House Speaker John Boehner had just broken off debt ceiling talks with President Barack Obama on July 22 when Tea Party Nation Founder Judson Phillips blogged to his following, "Boehner's stand up moment."
"We need to get out and support Boehner," he wrote.
Just five days later, after Boehner had introduced a bill to raise the debt ceiling that included spending cuts, no tax increases, and a guaranteed vote on a balanced budget amendment to the Constitution, Phillips blogged again: "John Boehner is the sugar daddy of the welfare state," he wrote. "It does not matter how much Boehner claims to be a conservative, he is not."
With friends like that who needs enemies? As the debt ceiling debate took daily twists and turns ahead of an Aug. 2 deadline on government default, one phenomenon regularly emerged: The expectations of the Tea Party faithful kept bumping up against the reality of a White House and Senate controlled by liberal Democrats.
Boehner's plan achieved some victories-chiefly tying, for the first time, future increases in the debt limit directly to spending cuts. Rep. Paul Ryan, the Republicans' most credible voice on fiscal discipline, supported it. But the Tea Party remained unimpressed and wanted more.
At a sparsely attended July 27 Tea Party rally on Capitol Hill, speaker after speaker implored Boehner to "hold the line," meaning no compromise. Captain America, hefting a jumbo-sized U.S. flag, and George Washington also worked the crowd. Earlier in the day, the Tea Party Patriots released a poll saying that 74.1 percent of group members favored or were leaning toward a new House speaker.
Usually lockstep conservative groups were divided on Boehner's plan: Americans for Tax Reform and the U.S. Chamber of Commerce supported it while the Club for Growth and Heritage Action urged conservatives to oppose it. "I can't do this job unless you're behind me," Boehner said to his rank and file members at the height of the uprising.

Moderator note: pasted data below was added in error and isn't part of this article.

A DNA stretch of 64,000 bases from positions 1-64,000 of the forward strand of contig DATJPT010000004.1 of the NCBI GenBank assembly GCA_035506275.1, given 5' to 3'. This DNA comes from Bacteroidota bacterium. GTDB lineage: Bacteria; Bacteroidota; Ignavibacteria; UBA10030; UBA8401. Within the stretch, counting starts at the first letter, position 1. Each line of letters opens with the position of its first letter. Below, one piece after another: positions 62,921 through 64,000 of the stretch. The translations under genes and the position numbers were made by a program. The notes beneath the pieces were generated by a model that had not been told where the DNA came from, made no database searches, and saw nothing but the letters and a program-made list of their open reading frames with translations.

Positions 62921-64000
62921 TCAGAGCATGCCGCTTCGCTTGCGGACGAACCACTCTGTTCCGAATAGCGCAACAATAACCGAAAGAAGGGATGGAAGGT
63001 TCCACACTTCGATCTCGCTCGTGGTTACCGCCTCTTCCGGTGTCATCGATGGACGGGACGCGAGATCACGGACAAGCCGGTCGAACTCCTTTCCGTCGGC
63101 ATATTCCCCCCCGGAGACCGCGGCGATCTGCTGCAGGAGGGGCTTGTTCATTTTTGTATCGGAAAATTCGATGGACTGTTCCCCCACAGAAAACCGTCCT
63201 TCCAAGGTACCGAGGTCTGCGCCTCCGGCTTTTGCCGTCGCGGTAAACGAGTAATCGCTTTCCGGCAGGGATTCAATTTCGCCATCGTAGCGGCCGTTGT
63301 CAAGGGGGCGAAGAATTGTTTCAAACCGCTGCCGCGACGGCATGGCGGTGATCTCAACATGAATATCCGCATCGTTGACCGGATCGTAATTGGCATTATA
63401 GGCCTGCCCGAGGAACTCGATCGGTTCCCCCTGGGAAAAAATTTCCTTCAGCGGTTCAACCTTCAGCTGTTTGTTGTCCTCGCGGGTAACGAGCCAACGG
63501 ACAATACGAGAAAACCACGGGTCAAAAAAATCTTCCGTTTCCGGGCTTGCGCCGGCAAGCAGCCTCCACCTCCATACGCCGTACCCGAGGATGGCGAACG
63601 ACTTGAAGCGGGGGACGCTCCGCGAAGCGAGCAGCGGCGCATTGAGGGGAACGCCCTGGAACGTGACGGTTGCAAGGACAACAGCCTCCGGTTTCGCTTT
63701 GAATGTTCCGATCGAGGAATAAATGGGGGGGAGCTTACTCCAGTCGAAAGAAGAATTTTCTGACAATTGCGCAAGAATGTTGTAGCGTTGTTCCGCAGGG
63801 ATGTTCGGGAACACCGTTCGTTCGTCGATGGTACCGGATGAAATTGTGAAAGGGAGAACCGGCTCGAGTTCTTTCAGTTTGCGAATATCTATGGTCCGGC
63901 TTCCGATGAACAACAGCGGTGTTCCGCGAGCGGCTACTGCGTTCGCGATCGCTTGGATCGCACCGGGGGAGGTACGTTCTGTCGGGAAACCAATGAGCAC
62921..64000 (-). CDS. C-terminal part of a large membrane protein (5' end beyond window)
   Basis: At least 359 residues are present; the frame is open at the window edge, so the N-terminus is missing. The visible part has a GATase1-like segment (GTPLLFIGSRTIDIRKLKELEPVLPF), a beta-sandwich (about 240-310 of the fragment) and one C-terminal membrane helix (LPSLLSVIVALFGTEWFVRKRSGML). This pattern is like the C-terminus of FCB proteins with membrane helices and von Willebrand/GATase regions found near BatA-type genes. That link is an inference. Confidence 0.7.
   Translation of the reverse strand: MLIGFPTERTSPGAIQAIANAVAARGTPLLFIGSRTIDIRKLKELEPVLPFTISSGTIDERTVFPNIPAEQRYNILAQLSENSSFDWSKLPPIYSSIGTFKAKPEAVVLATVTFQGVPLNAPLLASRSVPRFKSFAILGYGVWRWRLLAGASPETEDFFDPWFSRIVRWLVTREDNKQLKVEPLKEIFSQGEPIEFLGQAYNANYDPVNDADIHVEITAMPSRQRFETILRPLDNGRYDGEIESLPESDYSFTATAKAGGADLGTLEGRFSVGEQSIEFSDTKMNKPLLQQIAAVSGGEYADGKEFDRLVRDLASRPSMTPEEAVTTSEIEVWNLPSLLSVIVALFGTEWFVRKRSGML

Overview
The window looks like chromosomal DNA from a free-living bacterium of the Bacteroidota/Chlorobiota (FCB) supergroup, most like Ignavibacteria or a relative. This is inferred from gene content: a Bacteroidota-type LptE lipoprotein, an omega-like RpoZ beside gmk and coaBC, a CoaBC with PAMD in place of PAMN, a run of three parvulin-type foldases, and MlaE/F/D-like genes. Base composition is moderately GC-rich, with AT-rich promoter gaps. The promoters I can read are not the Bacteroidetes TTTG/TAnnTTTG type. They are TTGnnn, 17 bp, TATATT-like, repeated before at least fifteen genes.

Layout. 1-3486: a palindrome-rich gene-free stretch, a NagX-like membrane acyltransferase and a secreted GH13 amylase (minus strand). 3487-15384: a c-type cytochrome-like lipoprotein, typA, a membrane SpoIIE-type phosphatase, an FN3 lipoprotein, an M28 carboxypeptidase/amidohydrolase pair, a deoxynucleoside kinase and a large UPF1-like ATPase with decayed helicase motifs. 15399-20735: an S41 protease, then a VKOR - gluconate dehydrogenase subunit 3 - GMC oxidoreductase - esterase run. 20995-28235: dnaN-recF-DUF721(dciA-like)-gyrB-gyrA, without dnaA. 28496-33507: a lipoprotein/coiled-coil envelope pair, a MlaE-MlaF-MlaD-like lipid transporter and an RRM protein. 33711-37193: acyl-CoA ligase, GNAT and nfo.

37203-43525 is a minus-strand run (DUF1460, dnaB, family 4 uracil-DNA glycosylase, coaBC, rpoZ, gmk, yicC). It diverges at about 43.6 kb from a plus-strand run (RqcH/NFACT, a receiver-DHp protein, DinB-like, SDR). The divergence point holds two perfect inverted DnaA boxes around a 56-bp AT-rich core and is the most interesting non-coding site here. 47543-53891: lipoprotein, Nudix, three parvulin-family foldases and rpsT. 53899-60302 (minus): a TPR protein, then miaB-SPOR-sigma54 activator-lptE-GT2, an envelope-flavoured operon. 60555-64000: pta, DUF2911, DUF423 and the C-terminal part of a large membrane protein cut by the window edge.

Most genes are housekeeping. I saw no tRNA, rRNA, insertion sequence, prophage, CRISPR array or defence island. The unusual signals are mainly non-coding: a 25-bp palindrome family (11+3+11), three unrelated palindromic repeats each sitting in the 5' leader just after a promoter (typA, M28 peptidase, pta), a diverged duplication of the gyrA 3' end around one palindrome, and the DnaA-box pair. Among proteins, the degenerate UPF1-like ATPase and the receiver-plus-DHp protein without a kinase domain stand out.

The sticking point for many of the largely Tea Party-backed 87 new House Republicans: A guarantee that the balanced budget amendment proposal (the "crown jewel," according to one House freshman) not only gets a vote but also passes Congress and heads to the states for final approval.
By July 27, some veteran Republicans had had enough. Sen. John McCain, not a likely candidate for any Tea Party rally but to some the dean of GOP lawmakers, called the demand "worse than foolish" on the Senate floor: "It's unfair. It's bizarre."
Senate Republican Leader Mitch McConnell also reached out to his beleaguered House counterpart by explaining the political realities. "We cannot get a perfect solution, from my point of view, controlling only the House of Representatives," said McConnell, who remained fearful that Republicans would shoulder the bulk of the blame if calamity followed any default. "We know we can't get a result without something that can pass a Republican House, a Democratic Senate and be signed by a Democratic president."
Facing the political realities, many House freshmen finally supported the Boehner plan. But it's remarkable how much the Tea Party has succeeded in changing the debate in Washington: Never before has a debt ceiling increase caused such a brouhaha. Veteran lawmakers from both parties now admit that Washington suffers from an acute spending addiction.
But changing the debate is not the same as having the power to pass a bill. Significant structural changes in the way Washington can spend taxpayer dollars will require more than the combined appearance of Captain America and George Washington. It'll take more conservative victories in November 2012.
Christina Latchford, a 56-year-old from Tampa, Fla., who canceled her flight home from vacation after hearing about the July 27 rally, senses this. "We don't have a full backbone yet," she said of conservative lawmakers. She added that the cancellation fees she incurred were worth every penny because "we all have to make sacrifices. This country is a gift we can't lose."